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By Jeff Wong | October 22, 2007

There was a point during the first fight sequence of “City of Violence” when I just had to admit to myself that this was the best Hong Kong action movie I had seen all year. The problem with that admission is that “City of Violence” is a movie from South Korea. Bleeding with all sorts of references from ’70s and ’80s action films, Director Ryoo Seung-Wan has breathed new life into the Martial Arts genre, by simply concentrating on, and often stealing, what has worked before.

Writers Lee Won-Jae and Kim Jeong-Min have crafted a very simple crime story here. Detective Tae-Su (played by fight choreographer Jung Doo-Hong) finds himself taking a break from his day-to-day life of dressing like Charles Bronson, and processing gangsters, to return to his hometown to attend a funeral for a childhood friend. Suspecting that their friend’s death was not as simple as they were led to believe, (are they ever?) Tae-Su and his friend Seok-Hwan (director Ryoo Seung-Wan) decide to investigate, and in doing so end up going to war with the city’s criminal outfits.

Ryoo Seung-Wan utilizes every one of his influences in this movie. He also borrows some of yours as well. The score comes straight out of a Western, complete with a horn section. The set pieces are built to stage long fight sequences, the same way Jackie Chan (long before he would be annoyed by Chris Tucker) would utilize his sets in the 80’s. I don’t know of very many two-story restaurants, where the entire second story is situated along a balcony, but they sure do appear often in martial arts films. Seung-Wan uses a lot of camera zooms a la Sam Peckinpah, and he developed a sequence where the two main characters fight an entire mob of street gangs. This sequence even went so far as to have themed gangs, one in particular wearing baseball uniforms and sporting face paint. The team name across the uniforms? The Warriors.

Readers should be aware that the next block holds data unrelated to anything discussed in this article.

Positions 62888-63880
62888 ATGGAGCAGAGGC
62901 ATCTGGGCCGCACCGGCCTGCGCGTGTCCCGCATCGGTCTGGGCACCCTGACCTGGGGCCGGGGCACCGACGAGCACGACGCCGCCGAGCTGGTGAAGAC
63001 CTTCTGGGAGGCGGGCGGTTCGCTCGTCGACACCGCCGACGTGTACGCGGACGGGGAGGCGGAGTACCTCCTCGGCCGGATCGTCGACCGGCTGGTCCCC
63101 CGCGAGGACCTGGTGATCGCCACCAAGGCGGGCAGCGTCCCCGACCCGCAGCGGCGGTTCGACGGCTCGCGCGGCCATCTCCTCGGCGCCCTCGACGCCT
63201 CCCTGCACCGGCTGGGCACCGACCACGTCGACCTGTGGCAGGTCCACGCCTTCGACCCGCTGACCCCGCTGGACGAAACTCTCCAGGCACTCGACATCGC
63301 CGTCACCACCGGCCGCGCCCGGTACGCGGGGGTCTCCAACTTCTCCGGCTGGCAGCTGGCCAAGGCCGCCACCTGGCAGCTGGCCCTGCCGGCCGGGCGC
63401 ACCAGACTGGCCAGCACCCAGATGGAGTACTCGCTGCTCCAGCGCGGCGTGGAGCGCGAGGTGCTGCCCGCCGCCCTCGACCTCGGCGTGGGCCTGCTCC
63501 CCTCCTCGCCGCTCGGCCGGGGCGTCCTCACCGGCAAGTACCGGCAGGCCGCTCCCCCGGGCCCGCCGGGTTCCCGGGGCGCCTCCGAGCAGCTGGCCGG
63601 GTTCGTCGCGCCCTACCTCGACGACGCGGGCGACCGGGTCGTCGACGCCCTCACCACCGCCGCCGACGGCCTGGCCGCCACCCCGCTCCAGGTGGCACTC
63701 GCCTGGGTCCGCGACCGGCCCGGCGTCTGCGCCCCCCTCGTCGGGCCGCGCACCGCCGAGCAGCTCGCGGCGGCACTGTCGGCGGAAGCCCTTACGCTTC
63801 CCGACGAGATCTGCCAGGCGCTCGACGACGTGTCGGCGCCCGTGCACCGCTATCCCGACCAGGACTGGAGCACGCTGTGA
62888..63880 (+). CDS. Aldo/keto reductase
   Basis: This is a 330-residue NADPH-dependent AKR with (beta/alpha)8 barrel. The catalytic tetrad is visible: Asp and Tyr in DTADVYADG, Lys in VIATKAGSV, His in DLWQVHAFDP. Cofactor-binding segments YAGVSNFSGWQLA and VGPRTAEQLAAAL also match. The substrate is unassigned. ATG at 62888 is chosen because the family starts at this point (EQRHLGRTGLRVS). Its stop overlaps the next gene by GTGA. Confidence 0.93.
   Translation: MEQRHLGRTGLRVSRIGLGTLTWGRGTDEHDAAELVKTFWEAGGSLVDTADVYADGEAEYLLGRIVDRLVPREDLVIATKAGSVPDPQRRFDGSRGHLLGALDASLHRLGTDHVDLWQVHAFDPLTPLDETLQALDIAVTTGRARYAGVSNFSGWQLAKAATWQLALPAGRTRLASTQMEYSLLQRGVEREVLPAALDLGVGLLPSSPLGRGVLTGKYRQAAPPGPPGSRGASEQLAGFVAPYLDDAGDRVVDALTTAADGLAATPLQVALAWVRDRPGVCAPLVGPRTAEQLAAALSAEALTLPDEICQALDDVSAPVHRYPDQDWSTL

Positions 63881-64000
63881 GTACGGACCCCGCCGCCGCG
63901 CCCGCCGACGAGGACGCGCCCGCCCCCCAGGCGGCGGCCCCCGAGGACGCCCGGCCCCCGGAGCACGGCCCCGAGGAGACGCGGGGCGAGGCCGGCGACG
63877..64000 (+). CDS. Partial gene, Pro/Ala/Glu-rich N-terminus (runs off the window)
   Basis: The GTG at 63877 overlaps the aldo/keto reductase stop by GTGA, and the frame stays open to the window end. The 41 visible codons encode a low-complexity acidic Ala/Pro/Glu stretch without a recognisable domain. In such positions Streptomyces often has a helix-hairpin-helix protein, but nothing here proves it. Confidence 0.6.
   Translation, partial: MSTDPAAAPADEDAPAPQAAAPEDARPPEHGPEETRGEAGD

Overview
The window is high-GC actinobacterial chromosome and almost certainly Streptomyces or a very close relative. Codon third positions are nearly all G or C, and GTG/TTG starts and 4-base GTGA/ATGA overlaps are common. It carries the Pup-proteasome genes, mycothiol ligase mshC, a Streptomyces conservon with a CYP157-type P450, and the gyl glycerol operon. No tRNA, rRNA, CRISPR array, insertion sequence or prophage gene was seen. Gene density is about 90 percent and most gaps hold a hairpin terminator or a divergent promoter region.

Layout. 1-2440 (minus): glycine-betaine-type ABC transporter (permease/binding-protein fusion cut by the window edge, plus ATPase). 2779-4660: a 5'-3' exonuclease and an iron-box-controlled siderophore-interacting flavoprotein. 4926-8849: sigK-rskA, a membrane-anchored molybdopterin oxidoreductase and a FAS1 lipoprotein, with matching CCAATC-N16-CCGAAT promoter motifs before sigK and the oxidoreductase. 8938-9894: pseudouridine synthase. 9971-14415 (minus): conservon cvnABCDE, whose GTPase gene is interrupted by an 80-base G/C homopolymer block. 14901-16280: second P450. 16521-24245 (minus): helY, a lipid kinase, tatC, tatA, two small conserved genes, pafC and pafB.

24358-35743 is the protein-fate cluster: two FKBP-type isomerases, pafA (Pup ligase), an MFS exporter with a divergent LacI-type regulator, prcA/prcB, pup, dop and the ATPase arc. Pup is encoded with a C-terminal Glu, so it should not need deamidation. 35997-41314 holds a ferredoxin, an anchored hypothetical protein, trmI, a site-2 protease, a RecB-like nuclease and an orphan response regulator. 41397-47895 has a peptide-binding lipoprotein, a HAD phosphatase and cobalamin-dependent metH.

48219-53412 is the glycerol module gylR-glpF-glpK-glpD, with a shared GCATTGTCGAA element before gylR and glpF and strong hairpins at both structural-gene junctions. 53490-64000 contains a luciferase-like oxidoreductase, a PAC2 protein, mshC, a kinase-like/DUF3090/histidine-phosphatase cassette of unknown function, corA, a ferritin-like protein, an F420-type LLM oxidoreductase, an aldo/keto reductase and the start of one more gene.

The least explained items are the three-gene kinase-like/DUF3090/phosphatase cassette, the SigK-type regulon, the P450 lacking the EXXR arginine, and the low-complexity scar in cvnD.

One of the greatest elements of the action in this film, is the fact that little-to-no wire work is utilized. The martial arts genre has steadily become lousy with wire work, and here, it is tossed out completely. This makes the fighting in this film seem grounded in some sort of reality. It is not as compact or economical as something you would see in “The Bourne Identity.” It is still highly stylized, however, it never ventures into the realm of cartoon and still keeps its brutality intact. This adds a grittiness that has been lost in the medium over the past few years.

Whenever you have a Martial Arts film set in modern days you always have to deal with firearms in some fashion. Ryoo Seung-Wan’s approach to this is quite genius. He just doesn’t address them at all. I think there is one gun in the movie, and it almost looks like it was there accidentially. It wasn’t until I started writing this, that I even thought about the lack of guns in the “City of Violence.”

Dragon Dynasty has done a tremendous job in packaging this DVD. On the main disc there is a director commentary, where he will discuss specifically where he was drawing influence from at any particular sequence. So as I was calling out all of the scenes where he was ripping someone else off, he was doing the exact same thing on his commentary track. The bonus disc contains a series of documentaries and interviews, all worth while and all subtitled fairly well. One of my favorite featurettes is a breakdown of the action sequences with commentary from the action choreographer.

Though it seems like “City of Violence” is just one rip-off, er… homage after another, all of this comes together to create a very kinetic, very enjoyable action film. The final fight sequence alone is better than almost any martial arts film that has come out in the last year. Hopefully, filmmakers will take note. There is a lot to be learned about making Hong Kong Action films, from the folks in South Korea.

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